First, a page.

ASSEMBLY REPUBLICAN leader Mike Villines knows one way to create more sensible political districts in California. Just go to a restaurant and pick 12 people at random, he said on the first day of the Assembly's new two-year session, and they will do a better job than state lawmakers of drawing rational lines on a map.
Gov. Arnold Schwarzenegger on Tuesday unveiled a plan that is a bit more complex and eye-glazing than that -- an 11-member Citizens Redistricting Commission (consisting of four Democrats, four Republicans and three others) will be chosen at random from a pool of 55 candidates selected by a panel of 10 current or former county registrars, for starters.
But the point is that both Villines and Schwarzenegger want to eliminate the conflict of interest inherent in allowing incumbent politicians and their party leaders to draw their own districts and choose their own voters.
It makes sense that the minority party would want to change a system that preserves the status quo, and the governor has, to his credit, been pushing for redistricting reform since taking office. Now it's time for Democratic Assembly Speaker Fabian Nunez to get onboard with serious talks. He signaled something far short of enthusiasm Tuesday with a statement outlining his top priorities, making it quite clear that redistricting was not one of them. At least he acknowledged that he would take a fresh look at the issue.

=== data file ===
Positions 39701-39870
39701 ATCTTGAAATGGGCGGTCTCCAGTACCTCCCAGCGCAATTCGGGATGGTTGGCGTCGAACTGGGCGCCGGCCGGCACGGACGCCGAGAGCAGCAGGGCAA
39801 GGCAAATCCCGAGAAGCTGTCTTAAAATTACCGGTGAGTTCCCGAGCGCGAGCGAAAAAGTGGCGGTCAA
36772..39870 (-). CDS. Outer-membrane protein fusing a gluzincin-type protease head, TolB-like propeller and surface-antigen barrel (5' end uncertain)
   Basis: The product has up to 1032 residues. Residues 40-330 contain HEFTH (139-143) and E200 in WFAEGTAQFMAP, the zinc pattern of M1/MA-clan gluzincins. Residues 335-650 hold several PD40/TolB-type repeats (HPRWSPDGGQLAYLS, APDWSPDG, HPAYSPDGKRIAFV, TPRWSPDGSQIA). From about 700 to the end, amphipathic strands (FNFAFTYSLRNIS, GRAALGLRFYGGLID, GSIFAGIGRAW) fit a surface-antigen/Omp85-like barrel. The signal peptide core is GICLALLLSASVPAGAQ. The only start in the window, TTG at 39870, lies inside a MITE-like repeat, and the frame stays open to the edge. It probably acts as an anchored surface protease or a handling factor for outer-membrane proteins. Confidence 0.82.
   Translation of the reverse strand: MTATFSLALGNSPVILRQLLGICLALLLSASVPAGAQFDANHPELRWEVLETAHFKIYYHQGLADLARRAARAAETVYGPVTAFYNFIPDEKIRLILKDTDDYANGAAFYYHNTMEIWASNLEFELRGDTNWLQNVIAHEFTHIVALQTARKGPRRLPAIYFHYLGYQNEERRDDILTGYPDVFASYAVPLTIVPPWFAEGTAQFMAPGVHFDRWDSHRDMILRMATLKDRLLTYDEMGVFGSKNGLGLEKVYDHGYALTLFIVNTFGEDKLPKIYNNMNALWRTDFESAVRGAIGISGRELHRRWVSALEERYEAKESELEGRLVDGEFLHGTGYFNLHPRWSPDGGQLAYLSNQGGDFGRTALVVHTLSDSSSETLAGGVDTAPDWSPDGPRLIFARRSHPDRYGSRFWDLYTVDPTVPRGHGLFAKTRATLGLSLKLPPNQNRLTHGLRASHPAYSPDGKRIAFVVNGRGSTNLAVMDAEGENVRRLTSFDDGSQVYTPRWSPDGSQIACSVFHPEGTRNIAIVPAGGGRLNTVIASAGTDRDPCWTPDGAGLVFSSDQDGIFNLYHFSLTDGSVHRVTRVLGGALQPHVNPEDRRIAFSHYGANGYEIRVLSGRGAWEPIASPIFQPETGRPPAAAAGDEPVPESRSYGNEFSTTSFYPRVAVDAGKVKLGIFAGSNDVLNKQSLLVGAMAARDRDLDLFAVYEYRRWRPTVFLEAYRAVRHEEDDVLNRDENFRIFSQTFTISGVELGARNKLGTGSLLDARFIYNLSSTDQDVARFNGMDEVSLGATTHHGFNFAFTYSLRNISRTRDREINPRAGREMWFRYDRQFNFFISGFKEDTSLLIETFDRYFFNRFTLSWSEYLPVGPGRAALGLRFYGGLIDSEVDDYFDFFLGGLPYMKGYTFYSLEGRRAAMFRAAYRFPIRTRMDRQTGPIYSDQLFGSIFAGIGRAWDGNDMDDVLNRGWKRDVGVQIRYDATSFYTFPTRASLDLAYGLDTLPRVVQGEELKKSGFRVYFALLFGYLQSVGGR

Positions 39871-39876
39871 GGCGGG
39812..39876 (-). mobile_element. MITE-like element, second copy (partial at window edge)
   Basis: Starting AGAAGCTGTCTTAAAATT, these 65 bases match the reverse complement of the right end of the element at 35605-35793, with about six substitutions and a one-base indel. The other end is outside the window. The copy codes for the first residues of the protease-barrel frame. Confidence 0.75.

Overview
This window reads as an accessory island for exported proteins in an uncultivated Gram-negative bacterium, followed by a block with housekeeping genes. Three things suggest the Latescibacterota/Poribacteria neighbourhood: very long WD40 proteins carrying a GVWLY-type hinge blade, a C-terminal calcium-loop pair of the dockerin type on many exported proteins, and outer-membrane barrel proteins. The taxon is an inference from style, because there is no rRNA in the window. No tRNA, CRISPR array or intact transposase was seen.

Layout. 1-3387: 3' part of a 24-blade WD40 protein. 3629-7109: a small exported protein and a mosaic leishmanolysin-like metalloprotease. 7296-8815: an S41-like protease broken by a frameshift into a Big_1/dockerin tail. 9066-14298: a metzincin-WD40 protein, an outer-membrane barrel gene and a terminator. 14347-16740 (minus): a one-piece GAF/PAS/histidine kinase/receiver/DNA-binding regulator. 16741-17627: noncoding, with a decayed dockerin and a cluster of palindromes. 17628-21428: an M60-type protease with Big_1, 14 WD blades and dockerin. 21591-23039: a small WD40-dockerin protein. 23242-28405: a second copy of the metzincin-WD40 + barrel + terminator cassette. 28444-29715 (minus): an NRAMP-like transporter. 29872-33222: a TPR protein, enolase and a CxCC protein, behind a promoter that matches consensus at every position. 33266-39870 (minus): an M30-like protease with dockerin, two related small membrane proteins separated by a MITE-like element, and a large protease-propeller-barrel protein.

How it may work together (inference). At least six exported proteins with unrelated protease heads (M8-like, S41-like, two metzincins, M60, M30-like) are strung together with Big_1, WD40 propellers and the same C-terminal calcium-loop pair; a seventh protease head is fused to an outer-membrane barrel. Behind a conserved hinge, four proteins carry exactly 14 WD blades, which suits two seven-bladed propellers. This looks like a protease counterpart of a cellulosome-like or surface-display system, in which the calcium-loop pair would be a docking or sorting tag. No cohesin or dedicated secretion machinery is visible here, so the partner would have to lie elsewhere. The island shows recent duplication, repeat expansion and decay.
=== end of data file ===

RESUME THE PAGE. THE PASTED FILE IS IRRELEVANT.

Nunez often claims that Californians ask him to reform healthcare, education and the environment, but no one ever tugs on his sleeve and pleads for changes in the way districts are drawn. But voters do care about their closed political system, even if they don't spend their time studying the ins and outs of legislative mapmaking.
Redrawing political boundaries to make them more rational won't cure all of California's ills. But sensible geographic districts are easier for lawmakers to represent, promote stronger civic participation and would go a long way toward releasing the stranglehold of party leaders on candidates and their futures.
The way it is now, with term limits in the mix, top Democrats and Republicans can plot out the careers of their colleagues years in advance. Vote my way on every bill, the party boss might say, or you'll find that the legislative district you had your eye on is being redrawn to favor someone else.
Some Democrats are withholding support for redistricting unless they can also extend the limits on their terms in office. Villines, so far, has indicated an absolute thumbs-down on the linkage. He should reconsider. Lengthening lawmakers' stays in Sacramento should not be a prerequisite for redistricting reform. But if it's the last obstacle to making better government, it shouldn't be completely off the table.